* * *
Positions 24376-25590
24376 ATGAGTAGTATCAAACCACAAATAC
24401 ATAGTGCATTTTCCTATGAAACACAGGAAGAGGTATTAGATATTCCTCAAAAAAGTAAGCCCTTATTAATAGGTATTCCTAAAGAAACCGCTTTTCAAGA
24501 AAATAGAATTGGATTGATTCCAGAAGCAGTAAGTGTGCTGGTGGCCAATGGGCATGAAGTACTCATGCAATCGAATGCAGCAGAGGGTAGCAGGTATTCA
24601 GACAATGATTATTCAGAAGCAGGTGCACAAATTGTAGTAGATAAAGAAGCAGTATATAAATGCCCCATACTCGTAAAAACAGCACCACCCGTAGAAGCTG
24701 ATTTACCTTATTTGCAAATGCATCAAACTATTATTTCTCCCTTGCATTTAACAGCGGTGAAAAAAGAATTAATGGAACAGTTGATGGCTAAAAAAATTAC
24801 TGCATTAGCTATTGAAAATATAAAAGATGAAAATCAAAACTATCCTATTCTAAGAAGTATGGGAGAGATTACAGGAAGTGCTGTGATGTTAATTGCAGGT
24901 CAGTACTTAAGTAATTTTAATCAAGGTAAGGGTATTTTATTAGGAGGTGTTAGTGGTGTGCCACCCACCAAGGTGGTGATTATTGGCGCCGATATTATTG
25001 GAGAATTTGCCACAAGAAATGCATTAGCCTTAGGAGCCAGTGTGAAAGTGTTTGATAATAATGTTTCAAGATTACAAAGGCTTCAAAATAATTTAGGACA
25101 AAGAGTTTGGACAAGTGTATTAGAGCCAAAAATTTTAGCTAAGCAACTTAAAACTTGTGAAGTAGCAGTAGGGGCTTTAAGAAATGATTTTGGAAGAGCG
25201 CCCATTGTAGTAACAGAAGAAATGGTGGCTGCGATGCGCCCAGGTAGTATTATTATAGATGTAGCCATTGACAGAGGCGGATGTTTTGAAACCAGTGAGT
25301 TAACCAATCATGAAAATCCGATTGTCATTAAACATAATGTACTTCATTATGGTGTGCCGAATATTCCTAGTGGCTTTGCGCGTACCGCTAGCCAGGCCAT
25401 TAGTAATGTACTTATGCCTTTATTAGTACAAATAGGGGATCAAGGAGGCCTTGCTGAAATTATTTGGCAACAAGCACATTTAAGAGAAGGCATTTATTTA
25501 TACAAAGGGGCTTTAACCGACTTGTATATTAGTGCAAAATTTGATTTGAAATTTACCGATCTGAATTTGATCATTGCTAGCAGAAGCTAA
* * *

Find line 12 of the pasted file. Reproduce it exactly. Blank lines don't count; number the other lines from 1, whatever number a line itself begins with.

25301 TAACCAATCATGAAAATCCGATTGTCATTAAACATAATGTACTTCATTATGGTGTGCCGAATATTCCTAGTGGCTTTGCGCGTACCGCTAGCCAGGCCAT